Channelpedia

PubMed 14608015


Referenced in Channelpedia wiki pages of: none

Automatically associated channels: Nav1.4



Title: Different flecainide sensitivity of hNav1.4 channels and myotonic mutants explained by state-dependent block.

Authors: Jean-François Desaphy, Annamaria De Luca, Maria Paola Didonna, Alfred L George, Diana Camerino Conte, Annamaria D E Luca

Journal, date & volume: J. Physiol. (Lond.), 2004 Jan 15 , 554, 321-34

PubMed link: http://www.ncbi.nlm.nih.gov/pubmed/14608015


Abstract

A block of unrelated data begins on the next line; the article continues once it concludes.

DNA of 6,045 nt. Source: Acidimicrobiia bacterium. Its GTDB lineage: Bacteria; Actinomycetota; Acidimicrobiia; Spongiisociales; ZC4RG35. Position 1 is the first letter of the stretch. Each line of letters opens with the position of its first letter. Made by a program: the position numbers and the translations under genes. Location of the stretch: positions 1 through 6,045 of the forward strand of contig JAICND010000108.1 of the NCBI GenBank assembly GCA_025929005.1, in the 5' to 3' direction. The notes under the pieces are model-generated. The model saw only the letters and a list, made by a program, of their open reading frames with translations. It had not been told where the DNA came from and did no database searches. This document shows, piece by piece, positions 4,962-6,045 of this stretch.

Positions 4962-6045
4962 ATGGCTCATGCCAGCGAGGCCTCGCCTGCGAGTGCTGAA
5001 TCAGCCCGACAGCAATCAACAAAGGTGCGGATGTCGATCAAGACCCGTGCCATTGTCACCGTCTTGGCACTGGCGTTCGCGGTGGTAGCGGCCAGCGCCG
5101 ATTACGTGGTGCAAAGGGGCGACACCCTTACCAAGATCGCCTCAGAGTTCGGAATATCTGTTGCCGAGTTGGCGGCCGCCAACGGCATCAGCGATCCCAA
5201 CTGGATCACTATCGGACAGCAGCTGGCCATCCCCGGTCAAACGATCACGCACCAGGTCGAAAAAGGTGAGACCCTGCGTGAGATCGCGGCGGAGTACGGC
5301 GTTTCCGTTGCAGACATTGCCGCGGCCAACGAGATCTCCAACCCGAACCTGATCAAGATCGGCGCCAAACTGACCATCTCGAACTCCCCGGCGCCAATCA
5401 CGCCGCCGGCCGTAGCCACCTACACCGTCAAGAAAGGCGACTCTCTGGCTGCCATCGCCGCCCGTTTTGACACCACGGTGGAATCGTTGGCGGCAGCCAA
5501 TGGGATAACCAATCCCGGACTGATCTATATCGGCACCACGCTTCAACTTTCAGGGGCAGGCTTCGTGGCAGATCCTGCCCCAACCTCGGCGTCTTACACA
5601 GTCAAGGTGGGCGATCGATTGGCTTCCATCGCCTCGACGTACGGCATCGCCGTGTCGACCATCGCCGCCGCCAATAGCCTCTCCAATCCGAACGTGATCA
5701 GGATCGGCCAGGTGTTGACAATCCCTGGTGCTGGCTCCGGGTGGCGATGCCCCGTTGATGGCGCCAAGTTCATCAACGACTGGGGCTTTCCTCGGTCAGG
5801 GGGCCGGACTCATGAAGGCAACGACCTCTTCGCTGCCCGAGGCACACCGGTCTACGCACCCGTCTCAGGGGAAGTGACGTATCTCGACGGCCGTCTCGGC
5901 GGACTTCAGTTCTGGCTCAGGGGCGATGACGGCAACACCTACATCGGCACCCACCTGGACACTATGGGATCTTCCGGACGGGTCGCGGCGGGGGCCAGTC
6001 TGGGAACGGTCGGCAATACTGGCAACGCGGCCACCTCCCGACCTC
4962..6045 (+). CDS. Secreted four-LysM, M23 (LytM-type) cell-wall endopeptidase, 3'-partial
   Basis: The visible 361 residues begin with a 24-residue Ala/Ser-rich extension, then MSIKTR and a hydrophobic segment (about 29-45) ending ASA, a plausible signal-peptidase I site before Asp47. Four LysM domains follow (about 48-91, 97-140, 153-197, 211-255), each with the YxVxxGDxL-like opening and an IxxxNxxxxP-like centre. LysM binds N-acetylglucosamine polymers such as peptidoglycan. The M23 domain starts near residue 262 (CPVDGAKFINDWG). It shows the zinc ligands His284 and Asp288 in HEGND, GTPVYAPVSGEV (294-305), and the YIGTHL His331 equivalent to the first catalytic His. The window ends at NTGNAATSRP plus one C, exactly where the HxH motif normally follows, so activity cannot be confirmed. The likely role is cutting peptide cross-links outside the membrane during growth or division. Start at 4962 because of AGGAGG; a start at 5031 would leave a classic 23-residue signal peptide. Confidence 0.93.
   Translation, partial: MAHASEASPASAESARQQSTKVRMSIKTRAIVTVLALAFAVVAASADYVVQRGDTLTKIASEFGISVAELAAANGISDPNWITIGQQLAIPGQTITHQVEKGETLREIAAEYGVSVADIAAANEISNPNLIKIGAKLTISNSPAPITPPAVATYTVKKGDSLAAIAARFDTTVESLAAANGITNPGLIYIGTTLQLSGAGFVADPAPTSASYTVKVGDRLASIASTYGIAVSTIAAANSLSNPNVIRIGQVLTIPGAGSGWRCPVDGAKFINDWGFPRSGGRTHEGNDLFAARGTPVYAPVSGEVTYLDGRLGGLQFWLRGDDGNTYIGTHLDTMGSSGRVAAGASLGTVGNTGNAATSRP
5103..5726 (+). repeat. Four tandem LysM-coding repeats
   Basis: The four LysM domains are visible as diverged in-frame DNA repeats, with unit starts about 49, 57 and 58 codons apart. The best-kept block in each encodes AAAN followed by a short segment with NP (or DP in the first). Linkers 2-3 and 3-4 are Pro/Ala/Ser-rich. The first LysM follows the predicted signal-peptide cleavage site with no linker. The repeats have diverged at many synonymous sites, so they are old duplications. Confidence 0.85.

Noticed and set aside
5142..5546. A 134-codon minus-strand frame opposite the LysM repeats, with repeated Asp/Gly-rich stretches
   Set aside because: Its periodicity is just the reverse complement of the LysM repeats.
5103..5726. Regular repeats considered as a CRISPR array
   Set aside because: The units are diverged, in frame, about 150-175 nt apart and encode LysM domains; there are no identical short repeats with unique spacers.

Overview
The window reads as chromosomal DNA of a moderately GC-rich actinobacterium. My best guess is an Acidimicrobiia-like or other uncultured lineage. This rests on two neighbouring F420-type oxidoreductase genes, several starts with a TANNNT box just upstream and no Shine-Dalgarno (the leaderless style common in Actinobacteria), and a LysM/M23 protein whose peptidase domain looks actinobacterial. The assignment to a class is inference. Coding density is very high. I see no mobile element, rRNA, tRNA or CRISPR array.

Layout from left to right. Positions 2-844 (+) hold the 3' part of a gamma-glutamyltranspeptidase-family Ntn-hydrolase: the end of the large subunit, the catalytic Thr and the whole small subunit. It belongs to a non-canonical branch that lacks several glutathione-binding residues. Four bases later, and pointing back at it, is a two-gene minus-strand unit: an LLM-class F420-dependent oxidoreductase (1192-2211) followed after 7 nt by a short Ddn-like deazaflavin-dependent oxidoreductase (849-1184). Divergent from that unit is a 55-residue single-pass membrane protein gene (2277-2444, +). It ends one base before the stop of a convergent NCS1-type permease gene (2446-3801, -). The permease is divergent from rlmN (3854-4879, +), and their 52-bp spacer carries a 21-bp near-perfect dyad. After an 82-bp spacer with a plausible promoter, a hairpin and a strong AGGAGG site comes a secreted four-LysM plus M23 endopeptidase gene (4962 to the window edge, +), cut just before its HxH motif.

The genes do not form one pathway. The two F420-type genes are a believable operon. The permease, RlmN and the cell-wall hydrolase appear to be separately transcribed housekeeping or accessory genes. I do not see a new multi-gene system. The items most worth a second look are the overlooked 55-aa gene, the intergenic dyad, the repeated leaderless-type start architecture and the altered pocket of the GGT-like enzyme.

Flecainide, a class IC antiarrhythmic, was shown to improve myotonia caused by sodium channel mutations in situations where the class IB antiarrhythmic drug mexiletine was less efficient. Yet little is known about molecular interactions between flecainide and human skeletal muscle sodium (hNa(v)1.4) channels. Whole-cell sodium currents (I(Na)) were recorded in tsA201 cells expressing wild-type (WT) and mutant hNa(v)1.4 channels (R1448C, paramyotonia congenita; G1306E, potassium-aggravated myotonia). At a holding potential (HP) of -120 mV, flecainide use-dependently blocked WT and G1306E I(Na) equally but was more potent on R1448C channels. For WT, the extent of block depended on a holding voltage more negative than the activation threshold, being greater at -90 mV as compared to -120 and -180 mV. This behaviour was exacerbated by the R1448C mutation since block at -120 mV was greater than that at -180 mV. Thus flecainide can bind to inactivated sodium channels in the absence of channel opening. Nevertheless, all the channels showed the same closed-state affinity constant (K(R) approximately 480 microM) and the same inactivated-state affinity constant (K(I) approximately 18 microM). Simulations according to the modulated receptor hypothesis mimic the voltage-dependent block of WT and mutant channels by flecainide and mexiletine. All the results suggest similar blocking mechanisms for the two drugs. Yet, since flecainide exerts use-dependent block at lower frequency than mexiletine, it may exhibit greater benefit in all myotonic syndromes. Moreover, flecainide blocks hNa(v)1.4 channel mutants with a rightward shift of availability voltage dependence more specifically than mexiletine, owing to a lower K(R)/K(I) ratio. This study offers a pharmacogenetic strategy to better address treatment in individual myotonic patients.